Microsoft announced a massive policy shift on software licensing in Russia following criticism of the use of anti-piracy efforts to suppress dissent groups.
The company has is now offering Russian opposition and advocacy NGOs a blanket software licence which would automatically make their software free and legal without the need to apply for it under previous schemes.
A New York Times report on the weekend drew attention to the disturbing use of software anti-piracy 'investigations' by Russian authorities as a pretext for raiding groups opposing the government such as environmental groups, and confiscating computer systems.
The explosive report described how Microsoft employed lawyers had been apparently assisting the Russian authorities by arguing that criminal charges should be pursued while apparently denying assistance to one group which had specifically bought legitimate software to avoid such a raid.
“They said these issues had to be handled by the security services," Russian environmental activist Marina Rikhvanova told the New York Times. Human rights organisations had been pressuring Microsoft for months, according to the report, but only after The New York Times report did the company respond that it planned to tighten Russian legal affairs.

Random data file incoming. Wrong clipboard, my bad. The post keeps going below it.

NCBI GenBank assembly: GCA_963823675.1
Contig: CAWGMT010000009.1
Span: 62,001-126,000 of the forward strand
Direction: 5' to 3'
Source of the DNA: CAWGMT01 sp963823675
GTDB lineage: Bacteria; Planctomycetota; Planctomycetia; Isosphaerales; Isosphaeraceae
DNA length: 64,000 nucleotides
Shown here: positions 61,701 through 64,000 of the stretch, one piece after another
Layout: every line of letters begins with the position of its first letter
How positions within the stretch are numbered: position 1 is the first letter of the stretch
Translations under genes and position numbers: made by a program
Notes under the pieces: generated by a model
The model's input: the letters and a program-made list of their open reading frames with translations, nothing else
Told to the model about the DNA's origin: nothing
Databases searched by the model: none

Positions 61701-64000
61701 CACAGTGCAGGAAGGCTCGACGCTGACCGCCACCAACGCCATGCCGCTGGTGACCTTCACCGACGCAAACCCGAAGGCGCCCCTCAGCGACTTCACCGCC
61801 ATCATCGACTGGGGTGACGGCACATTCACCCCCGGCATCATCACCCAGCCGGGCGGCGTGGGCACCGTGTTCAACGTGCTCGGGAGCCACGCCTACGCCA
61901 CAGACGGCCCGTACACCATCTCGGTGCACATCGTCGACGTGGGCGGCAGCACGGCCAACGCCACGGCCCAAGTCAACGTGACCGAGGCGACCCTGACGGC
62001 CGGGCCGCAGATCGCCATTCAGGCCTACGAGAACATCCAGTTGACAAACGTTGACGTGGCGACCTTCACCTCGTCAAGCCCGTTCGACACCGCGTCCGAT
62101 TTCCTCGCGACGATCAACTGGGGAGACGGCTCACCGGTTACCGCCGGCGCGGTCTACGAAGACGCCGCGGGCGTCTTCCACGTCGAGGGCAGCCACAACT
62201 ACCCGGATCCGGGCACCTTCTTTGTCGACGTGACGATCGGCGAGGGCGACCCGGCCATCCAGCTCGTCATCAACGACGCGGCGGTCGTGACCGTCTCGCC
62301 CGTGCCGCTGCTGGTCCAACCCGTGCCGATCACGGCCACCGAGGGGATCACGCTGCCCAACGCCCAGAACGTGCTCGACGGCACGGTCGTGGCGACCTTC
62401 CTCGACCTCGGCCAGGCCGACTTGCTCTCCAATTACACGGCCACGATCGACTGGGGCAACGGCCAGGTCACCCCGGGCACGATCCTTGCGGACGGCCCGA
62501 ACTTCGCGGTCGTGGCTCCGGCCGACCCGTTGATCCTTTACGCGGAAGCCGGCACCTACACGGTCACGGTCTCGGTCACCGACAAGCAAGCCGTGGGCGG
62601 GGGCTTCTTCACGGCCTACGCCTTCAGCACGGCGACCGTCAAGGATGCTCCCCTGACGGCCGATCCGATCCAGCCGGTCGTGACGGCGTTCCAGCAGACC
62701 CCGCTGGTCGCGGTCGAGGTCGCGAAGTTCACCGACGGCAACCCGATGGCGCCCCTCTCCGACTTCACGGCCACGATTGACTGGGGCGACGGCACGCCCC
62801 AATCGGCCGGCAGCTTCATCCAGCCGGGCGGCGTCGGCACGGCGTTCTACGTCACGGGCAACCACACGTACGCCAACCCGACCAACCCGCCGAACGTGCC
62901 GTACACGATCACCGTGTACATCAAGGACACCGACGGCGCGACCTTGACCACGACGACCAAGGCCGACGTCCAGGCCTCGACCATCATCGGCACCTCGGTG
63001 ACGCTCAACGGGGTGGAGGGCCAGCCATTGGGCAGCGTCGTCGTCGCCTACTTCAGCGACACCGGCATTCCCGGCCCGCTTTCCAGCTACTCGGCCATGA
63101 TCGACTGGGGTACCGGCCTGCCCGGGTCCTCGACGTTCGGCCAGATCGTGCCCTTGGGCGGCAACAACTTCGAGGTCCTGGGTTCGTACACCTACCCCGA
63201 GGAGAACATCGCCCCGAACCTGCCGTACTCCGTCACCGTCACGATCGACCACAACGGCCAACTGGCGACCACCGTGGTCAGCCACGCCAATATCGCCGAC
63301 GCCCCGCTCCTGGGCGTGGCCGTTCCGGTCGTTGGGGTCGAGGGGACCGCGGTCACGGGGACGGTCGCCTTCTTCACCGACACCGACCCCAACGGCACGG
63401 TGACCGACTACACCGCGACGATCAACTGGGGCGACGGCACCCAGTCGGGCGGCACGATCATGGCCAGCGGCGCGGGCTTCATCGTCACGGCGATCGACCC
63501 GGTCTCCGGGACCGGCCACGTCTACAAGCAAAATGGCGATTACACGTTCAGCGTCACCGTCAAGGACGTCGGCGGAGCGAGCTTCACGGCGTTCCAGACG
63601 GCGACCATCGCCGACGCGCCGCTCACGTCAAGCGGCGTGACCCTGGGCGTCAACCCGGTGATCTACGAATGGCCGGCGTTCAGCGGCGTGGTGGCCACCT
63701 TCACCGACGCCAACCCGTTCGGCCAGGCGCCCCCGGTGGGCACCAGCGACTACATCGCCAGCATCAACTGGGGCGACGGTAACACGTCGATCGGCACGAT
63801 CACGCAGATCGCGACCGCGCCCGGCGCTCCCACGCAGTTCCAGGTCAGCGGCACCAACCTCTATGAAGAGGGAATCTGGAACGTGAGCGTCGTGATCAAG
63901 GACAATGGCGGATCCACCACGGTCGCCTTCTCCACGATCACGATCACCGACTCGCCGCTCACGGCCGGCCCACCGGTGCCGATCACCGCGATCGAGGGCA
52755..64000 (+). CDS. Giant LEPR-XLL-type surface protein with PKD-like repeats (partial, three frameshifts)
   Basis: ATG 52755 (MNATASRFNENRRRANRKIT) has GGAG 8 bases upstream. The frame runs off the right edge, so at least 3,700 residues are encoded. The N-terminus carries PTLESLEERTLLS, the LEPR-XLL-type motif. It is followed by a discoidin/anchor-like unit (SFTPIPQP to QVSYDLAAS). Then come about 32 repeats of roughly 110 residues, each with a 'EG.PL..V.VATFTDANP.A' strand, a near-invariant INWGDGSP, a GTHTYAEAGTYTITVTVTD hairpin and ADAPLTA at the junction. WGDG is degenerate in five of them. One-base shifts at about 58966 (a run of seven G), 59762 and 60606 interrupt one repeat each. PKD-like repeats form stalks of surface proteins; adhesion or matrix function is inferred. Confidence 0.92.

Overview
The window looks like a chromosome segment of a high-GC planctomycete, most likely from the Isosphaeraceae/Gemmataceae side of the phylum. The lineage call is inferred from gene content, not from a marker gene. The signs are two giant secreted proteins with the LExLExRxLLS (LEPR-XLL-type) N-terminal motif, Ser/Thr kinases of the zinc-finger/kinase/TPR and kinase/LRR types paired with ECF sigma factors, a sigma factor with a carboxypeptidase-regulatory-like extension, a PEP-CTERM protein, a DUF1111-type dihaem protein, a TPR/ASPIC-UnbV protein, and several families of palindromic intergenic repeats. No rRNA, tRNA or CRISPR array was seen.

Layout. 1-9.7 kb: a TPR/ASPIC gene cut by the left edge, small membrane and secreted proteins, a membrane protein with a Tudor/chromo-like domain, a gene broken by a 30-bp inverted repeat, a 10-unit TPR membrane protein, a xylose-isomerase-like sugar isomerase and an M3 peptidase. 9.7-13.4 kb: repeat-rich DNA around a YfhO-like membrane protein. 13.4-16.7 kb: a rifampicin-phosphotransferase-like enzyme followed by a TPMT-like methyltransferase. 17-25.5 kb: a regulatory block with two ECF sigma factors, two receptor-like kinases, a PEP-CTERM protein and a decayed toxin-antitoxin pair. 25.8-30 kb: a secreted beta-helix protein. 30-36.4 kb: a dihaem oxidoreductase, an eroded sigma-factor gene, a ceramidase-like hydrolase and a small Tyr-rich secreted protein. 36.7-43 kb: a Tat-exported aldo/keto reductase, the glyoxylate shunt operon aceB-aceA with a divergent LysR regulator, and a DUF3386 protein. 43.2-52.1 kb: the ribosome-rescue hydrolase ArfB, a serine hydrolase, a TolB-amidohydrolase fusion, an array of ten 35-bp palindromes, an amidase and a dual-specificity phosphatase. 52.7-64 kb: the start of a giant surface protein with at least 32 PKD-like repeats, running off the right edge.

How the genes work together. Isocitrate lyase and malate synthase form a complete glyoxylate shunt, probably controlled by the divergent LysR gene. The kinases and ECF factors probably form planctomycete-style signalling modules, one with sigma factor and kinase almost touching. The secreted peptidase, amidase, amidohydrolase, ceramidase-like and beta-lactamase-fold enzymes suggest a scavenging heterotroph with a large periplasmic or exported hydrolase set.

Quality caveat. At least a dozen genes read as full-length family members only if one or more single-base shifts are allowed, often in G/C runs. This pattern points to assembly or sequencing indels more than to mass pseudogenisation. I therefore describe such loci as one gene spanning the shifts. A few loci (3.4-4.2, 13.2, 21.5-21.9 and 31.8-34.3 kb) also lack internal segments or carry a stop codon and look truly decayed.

“We want to be clear that we unequivocally abhor any attempt to leverage intellectual property rights to stifle political advocacy or pursue improper personal gain,” said Microsoft general council Brad Smith. “We are moving swiftly to seek to remove any incentive or ability to engage in such behavior.”
"Our first step is clear-cut. We must accept responsibility and assume accountability for our anti-piracy work, including the good and the bad."
You can read the full statement on the Microsoft blog.
Image source: Baikal Wave.
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